I enjoy blogging so much that I maintain several of them, but I have to wonder if there is a point. To be honest, it often feels like I am shouting into the void only for the privilege of hearing my own voice.
Many web tools have arisen that do certain jobs better that I originally used a blog for since I started blogging. For instance, the purpose of the first blog I started was to keep notes and recipes while I taught myself to cook. Now I use Cookbooker to organize my cookbooks and to make notes on the recipes I have tried. Not only does Cookbooker maintain a searchable database of cookbooks and recipes, but it allows me to connect to other people who own the same cookbooks I do and see what they think of recipes I haven’t tried yet. I can’t do this with my blog.
I also originally started a book journaling blog to keep track of what I had been reading and post book reviews. Now I belong to LibraryThing, which maintains a searchable database of all the books in my library with my book reviews plus lots of other useful information. And it makes recommendations for other books I might like based on what I read. My blog can’t do that.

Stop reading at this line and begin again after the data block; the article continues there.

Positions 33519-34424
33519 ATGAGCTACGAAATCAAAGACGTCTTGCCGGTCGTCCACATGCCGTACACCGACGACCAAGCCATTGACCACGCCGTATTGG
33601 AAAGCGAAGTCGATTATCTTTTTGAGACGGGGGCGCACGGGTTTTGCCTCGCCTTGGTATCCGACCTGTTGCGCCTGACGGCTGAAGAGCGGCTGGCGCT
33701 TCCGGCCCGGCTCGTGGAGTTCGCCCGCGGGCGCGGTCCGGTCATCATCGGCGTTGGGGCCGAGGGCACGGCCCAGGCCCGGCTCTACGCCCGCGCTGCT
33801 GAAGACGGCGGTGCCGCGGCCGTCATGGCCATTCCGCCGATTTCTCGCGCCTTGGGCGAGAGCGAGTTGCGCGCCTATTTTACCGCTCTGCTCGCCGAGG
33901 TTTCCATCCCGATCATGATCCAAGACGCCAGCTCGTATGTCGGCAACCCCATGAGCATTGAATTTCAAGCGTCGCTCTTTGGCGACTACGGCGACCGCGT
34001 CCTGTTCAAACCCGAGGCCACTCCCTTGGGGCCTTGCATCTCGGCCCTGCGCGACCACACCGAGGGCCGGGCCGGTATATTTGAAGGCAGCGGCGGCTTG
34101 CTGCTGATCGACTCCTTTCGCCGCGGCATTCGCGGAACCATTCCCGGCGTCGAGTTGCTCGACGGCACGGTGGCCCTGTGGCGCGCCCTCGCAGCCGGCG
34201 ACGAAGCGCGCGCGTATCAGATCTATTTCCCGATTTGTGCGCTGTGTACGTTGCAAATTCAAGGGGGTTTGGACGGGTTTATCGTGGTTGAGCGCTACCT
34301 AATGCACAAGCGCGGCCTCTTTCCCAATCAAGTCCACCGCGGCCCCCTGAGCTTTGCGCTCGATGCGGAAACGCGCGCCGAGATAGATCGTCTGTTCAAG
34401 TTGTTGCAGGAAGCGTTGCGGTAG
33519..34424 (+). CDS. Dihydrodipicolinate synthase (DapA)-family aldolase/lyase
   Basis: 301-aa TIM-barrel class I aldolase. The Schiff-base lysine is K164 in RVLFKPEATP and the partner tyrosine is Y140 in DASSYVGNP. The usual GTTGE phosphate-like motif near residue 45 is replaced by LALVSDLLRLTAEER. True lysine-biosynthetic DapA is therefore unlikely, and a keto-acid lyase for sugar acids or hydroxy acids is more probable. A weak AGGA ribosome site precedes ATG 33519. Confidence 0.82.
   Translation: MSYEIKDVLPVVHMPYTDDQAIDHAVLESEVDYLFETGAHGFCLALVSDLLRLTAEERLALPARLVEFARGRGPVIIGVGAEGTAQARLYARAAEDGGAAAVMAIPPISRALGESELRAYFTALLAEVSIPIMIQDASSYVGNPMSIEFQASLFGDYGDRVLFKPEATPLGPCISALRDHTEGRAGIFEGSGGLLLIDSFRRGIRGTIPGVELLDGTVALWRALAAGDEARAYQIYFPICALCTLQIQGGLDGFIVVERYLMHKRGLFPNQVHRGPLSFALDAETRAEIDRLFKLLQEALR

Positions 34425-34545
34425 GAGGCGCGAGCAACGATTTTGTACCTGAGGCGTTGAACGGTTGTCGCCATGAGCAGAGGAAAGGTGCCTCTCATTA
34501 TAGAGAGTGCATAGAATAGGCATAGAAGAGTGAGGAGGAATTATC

An original purpose of blogs was to share links, and I often do that on all my blogs, especially this one. But let’s be honest: There are more effective ways to share and organize links, such as Twitter, StumbleUpon and Delicious, all of which I use heavily.
So why do I keep up my blogs? I will admit I don’t post as frequently as I used to, but I try to post something on each blog at least once a week. The blog is still best for long-form writing, especially the kind of writing I’m doing now, when I’m just spewing random thoughts onto the blank page to help me sort them and reflect on them. And the blog really excels at functioning as a kind of electronic notebook, organizing everything in one place: links, random thoughts, longer essays, even media like photos and videos.
So I probably will keep posting to my blogs, even if it feels a little like masturbation from time to time. But I will keep on using those other tools, too, where I do feel like I more genuinely connect to other people, because — let’s face it — more people are on those sites than are visiting my humble little blogs. My blogs will probably continue to be my catch-alls from those other sites as well as a handy place to post my original thoughts that can’t really go anywhere else.
And that’s really what the blog is best at: a place for original thoughts. I need a place like that.